DMD as cross-compiler
doob at me.com
Thu Nov 12 06:42:00 UTC 2020
On Wednesday, 11 November 2020 at 21:09:14 UTC, Robert M. Münch
> Digging into Go since some weeks, and the x-compiling of it is
> just super:
> GOOS=windows GOARCH=amd64 go build
> And you get a Windows EXE from OSX. That's it, zero config
> setup. The simpler these things work, the better for the whole
The reason why it works for Go is because they have their own
full toolchain. That means, their own compiler (including
backend), their own assembler, their own object format and their
own linker. All of these are written to be cross-target. In
addition to that, Go only interfaces with the kernel API. On
Linux, that means direct system calls, they're not even going
through the C wrappers. That's perfect for cross-compiling, since
there's nothing to link against.
They used to do this on macOS as well, but had to back down,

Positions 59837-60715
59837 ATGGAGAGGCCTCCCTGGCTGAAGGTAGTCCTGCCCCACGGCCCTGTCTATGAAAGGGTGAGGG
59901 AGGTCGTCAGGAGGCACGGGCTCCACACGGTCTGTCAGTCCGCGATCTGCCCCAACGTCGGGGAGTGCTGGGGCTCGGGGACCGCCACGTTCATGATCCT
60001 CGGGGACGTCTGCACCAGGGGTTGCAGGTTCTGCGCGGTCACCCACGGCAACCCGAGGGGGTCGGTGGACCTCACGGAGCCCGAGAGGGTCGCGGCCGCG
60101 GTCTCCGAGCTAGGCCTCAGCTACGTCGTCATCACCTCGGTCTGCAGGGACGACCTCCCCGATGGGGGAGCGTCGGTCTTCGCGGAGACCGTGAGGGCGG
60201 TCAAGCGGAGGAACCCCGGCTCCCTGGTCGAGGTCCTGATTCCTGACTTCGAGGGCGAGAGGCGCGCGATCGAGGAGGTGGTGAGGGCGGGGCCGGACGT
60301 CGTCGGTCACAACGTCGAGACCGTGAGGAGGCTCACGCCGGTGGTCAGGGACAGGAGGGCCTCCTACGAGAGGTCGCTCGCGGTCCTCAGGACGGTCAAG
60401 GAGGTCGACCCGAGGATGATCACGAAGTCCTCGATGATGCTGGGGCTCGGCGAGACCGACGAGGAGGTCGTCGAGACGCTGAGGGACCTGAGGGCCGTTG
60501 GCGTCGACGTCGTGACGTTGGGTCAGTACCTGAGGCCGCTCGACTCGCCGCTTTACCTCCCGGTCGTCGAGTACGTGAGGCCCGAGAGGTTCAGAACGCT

because on macOS the ABI is not the kernel, but the C wrappers
for the system calls.
Zig is doing something similar, they're actually doing one
better. Zig supports cross-compiling of C and C++ code as well (I
don't think Go does this). Zig ships with Clang and the C
standard library for various targets. But Zig uses their own
frontend but the LLVM backend and the LLD linker. They do seem to
have some trouble with linking some things on macOS. Also, on
macOS they're cheating. Because they cannot ship the SDK, they
solve the linking problem by allowing undefined symbols. I don't
know if Go does the same.
Unfortunately it won't be that simple for D. D took the easy way
out and relies both on the C standard library and other platform
specific libraries implemented in C. While it's easy to
cross-compile and object file, linking will not be as easy.
There's LLD, which works on Windows and Linux, but it doesn't
work for macOS. You also need the SDK to have something to link
with. Targeting Windows, it might be this easy, using LDC,
because it's already relying on LLD and the MinGW libraries.
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